Alongside it is this mission statement: “Them Before Us is a global movement defending children’s right to their mother and father.”

In the introduction to her 2022 book, “Them Before Us: Why We Need a Global Children’s Rights Movement,” which she co-authored with her friend and TBU General Editor Stacy Manning, Faust lists the topics addressed within, which are identical to the issues TBU deals with every day. These focal points include the importance of families made up of mothers, fathers, and children; the rights of all children to be loved and raised by their biological parents; and what happens when the “married-mother-father household” is abandoned and “divorce, same-sex parents, sperm/egg donation and surrogacy, and adoption impact children.”
On the website and in the book are studies about the effects of these circumstances on children—data which is important—but it’s the painful stories shared by adults about their childhood that move the heart.

Voices in the First Person

From the book come these thoughts of a young woman conceived via an anonymous donor: “To my mother the whole point of my existence is to be her daughter, I feel like she doesn’t really see me as a person, but more of a project she feels is completely under her control. Honestly, why would she not? She literally picked me out from a catalogue. She made sure that I would never have the option to meet my biological father. ... I hate myself for how much I regret being conceived this way.”
On the website, under “Stories,” we read Hannah T.’s lengthy account of her parents’ divorce, her mother’s turn to lesbianism, and years of marital court battles. Although Hannah escaped her bewildering and often harsh childhood to become financially secure with a family and a loving husband, her four siblings didn't fare so well. Two of her brothers are alcoholics, the third gambled away his savings and possibly participated in human trafficking, and her only sister died at age 30 from a fentanyl overdose.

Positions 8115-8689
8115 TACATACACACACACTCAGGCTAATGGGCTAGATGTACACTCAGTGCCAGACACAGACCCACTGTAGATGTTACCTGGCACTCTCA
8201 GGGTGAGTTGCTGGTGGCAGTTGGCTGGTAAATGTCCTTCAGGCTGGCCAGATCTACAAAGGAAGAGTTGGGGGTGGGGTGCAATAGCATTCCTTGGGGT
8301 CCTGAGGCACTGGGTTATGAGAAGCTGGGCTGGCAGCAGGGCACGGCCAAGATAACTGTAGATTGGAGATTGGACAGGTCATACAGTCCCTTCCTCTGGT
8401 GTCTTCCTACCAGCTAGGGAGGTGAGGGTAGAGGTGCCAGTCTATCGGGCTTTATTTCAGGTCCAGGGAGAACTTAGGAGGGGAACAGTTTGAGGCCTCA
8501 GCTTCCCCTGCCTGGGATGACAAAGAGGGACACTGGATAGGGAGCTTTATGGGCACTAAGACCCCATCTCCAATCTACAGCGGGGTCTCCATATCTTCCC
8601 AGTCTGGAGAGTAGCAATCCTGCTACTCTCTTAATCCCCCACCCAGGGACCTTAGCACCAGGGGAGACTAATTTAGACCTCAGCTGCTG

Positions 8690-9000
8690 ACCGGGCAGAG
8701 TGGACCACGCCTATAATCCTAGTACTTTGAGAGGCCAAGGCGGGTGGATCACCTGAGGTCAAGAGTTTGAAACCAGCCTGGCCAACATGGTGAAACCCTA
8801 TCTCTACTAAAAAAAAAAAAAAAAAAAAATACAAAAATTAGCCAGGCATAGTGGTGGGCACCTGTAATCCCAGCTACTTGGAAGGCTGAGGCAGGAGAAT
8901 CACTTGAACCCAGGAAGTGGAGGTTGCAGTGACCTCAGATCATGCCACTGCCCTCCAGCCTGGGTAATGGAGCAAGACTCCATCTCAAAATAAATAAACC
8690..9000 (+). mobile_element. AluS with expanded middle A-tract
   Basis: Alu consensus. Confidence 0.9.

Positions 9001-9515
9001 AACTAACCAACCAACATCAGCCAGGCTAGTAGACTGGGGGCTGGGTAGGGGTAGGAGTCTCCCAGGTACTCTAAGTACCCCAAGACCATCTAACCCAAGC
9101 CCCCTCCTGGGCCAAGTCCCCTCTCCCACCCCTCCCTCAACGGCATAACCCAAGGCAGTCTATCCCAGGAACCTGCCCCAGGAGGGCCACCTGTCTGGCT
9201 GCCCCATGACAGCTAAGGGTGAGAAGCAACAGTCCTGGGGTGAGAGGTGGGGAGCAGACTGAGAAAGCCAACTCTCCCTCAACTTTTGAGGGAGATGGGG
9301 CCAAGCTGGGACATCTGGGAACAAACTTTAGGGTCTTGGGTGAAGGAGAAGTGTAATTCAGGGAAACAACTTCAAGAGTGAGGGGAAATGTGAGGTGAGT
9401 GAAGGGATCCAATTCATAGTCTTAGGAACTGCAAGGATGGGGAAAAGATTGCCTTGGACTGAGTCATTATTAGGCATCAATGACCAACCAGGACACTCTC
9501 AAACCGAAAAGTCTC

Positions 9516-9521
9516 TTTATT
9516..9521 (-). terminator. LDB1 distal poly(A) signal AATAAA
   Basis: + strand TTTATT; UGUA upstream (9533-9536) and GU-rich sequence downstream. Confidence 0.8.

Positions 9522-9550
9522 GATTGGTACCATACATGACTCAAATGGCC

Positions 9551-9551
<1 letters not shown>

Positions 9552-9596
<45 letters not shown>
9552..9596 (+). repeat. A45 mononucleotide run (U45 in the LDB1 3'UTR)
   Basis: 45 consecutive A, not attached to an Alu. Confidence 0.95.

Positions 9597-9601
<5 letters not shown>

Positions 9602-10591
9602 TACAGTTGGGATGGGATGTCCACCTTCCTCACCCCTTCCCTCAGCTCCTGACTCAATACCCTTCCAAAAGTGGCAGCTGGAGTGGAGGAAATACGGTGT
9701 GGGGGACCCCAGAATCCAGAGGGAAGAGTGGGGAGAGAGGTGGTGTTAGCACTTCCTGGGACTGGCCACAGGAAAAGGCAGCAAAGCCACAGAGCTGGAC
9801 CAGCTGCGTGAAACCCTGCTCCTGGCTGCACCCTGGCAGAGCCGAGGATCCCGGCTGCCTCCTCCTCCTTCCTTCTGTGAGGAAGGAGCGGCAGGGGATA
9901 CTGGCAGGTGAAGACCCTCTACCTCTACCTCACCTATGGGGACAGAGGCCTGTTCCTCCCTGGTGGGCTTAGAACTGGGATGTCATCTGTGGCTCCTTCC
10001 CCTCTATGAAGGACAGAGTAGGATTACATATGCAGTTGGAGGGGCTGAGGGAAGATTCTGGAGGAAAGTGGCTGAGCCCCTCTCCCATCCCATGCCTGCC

“My parents were always super involved in their personal romantic relationships, but not so much [in] us,” Hannah T. wrote.

These are the voices of those silenced or ignored by our media and our culture, indictments of what takes place when parents and society leave children out of the equation of family and parenthood.

The Touchstone of Reality

While she strongly believes that a mother-and-father marriage is the ideal vehicle for raising children, Faust is also a pragmatist. Individual children matter more than an ideology. The staff and volunteers at TBU have offered counsel and help in any number of personal and legal situations, working with real people facing all sorts of dilemmas.

When I spoke with Faust by phone, she was driving with her 15-year-old in the car. During our conversation, she teased her son a couple of times. Later, when they stopped and switched places, she was giving him instructions while we talked—“Pull around this truck,” “Only stay in the fast lane if you’re going over 70”—which brought me some smiles. Here, I thought, is a down-to-earth mom, balancing her duties like so many others I know, with a heart for kids.

Katy Faust in an undated photo. (Courtesy of Katy Faust)
Katy Faust in an undated photo. (Courtesy of Katy Faust)

And if we pause to consider the matter, by fighting for the rights of children, Faust, her staff, and the volunteers of Them Before Us are also fighting for traditional marriage and ultimately for the cornerstone of our civilization: the family.

For any readers wishing to become involved with Them Before Us, receive its newsletter, donate to its ongoing efforts, or share their own stories, the contact information for the group may be found on its website.

Jeff Minick has four children and a growing platoon of grandchildren. For 20 years, he taught history, literature, and Latin to seminars of homeschooling students in Asheville, N.C. He is the author of two novels, “Amanda Bell” and “Dust On Their Wings,” and two works of nonfiction, “Learning As I Go” and “Movies Make The Man.” Today, he lives and writes in Front Royal, Va.
Related Topics